Ogonis seek N20bn compensation over toture, illegal detention


George Onah

6 October 2011, Sweetcrude, Port Harcourt-

Twenty Ogoni environmental activists arrested by the regime of Gen. Sani Abacha and detained without trial between 1994 and 1998 have demanded N10 billion compensation as general damages from the Federal Government.

Out of the 20 men, who were all members of the Movement for the Survival of Ogoni People, MOSOP, five of them have died, both in prison, through torture, while awaiting trial as well as after their release as a result of trauma and loss of means of livelihood.

Addressing the press in Port Harcourt, Rivers State, yesterday, spokesman of the group Mr. Nyieda Nasikpo said they were all arrested with executed environmentalist Mr. Ken Saro Wiwa over “spurious allegation of taking part in the killing of four Ogoni leaders at Giakoo community, Gokhana Council”.

Nasikpo who said many of them were civil servants, teachers and businessmen, explained that they were picked up that year by security me in different parts of the sate, including classrooms, market place, offices, our homes and on the road.

“We were first taken to army barracks Bori Camp, then to the SSS office and finally dumped at the Port Harcourt Prison for four years without trial. We were in prison when nine of our leaders, including Ken Saro Wiwa were convicted and executed.

We heard the screams and cries of the Ogoni 9 while they were being killed at the Port Harcourt Prison. Ken was the last person to die after calling on his ancestors to let him die, following the prolonged torture during the hanging.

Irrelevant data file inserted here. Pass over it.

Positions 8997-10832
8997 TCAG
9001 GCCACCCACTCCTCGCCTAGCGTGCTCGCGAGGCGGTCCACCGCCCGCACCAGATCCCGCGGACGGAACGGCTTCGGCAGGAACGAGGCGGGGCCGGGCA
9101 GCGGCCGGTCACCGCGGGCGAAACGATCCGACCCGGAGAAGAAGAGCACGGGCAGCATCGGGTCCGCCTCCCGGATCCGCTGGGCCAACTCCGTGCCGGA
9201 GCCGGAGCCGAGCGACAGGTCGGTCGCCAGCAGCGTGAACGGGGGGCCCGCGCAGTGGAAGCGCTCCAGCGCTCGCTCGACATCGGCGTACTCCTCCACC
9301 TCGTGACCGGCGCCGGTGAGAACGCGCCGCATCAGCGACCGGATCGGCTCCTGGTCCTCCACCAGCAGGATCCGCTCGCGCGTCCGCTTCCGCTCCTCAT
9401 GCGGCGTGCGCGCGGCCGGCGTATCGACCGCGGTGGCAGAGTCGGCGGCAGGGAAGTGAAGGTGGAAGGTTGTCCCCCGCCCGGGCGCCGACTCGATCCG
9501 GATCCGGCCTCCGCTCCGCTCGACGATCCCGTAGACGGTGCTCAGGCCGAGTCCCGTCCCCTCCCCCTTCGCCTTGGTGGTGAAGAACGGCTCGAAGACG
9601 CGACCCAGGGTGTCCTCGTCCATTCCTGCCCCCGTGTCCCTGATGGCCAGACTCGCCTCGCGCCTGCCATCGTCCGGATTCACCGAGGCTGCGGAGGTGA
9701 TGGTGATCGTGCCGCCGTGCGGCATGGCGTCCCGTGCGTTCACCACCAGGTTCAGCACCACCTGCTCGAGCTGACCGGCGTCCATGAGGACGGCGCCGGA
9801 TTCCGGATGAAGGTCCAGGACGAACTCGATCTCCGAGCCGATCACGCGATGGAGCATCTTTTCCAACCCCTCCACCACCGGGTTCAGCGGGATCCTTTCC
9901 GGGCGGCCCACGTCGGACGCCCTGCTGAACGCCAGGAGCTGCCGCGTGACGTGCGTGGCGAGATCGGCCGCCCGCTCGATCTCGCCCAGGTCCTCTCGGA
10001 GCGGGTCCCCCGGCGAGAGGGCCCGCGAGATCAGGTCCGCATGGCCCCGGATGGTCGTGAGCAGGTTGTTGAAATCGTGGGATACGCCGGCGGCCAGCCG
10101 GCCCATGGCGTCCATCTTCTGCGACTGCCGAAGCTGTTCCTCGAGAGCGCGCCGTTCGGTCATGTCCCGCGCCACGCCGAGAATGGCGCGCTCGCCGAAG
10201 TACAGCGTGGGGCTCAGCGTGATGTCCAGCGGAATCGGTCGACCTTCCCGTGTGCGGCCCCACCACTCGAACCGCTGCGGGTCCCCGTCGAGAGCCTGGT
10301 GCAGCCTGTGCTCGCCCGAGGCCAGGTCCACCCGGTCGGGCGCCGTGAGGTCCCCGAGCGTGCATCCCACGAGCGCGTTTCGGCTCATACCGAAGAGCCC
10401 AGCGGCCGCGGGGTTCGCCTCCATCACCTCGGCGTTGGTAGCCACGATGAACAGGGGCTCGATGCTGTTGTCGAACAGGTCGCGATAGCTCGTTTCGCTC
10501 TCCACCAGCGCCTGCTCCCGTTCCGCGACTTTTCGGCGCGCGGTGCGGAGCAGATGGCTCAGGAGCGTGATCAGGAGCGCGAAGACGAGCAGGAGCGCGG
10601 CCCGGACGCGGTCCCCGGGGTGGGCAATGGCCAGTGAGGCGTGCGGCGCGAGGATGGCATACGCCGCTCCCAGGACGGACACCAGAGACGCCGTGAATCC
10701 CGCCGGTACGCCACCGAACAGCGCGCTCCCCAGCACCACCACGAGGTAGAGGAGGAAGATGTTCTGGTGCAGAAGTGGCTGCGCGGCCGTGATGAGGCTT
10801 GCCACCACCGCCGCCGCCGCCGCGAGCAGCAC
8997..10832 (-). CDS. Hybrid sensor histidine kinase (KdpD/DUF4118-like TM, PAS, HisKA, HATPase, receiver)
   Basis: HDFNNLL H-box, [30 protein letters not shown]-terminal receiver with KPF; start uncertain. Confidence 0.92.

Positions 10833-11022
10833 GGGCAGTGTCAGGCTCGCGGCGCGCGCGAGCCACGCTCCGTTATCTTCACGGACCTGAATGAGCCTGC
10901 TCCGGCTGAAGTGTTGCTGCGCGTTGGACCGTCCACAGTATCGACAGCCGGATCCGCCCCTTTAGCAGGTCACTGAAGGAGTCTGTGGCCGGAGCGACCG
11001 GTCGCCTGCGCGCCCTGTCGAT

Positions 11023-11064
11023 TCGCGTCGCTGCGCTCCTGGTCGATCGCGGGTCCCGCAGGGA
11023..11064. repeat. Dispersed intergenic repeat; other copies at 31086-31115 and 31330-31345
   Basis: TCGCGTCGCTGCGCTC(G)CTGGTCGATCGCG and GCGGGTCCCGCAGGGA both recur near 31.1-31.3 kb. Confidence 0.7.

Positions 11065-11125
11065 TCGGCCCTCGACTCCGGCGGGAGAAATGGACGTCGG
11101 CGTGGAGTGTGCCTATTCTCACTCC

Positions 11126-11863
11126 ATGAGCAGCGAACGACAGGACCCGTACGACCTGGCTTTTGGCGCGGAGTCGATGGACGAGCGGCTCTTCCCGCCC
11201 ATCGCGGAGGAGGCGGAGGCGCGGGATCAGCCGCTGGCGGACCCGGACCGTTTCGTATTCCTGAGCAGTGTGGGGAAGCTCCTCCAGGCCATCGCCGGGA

We were thoroughly tortured at the various detention camps, leading to the death of one of us Mr. Tusima Clement in 1995. All manner of devices were employed by the security men to extract information from us.

Our case was presented at the Oputa Panel (Truth and Reconciliation Commission), but nothing has been done since then. We have been neglected and rejected by the government. Some of us lost our wives and children to death during our period of incarceration. Those reinstated to work were not paid backlog of salaries for four years.

All we were demanding for before the arrest was environmental justice and the appeal for compensation, which we are asking now, is in the collective interest of peace. If our demand is not met we shall call on the international community to intervene.

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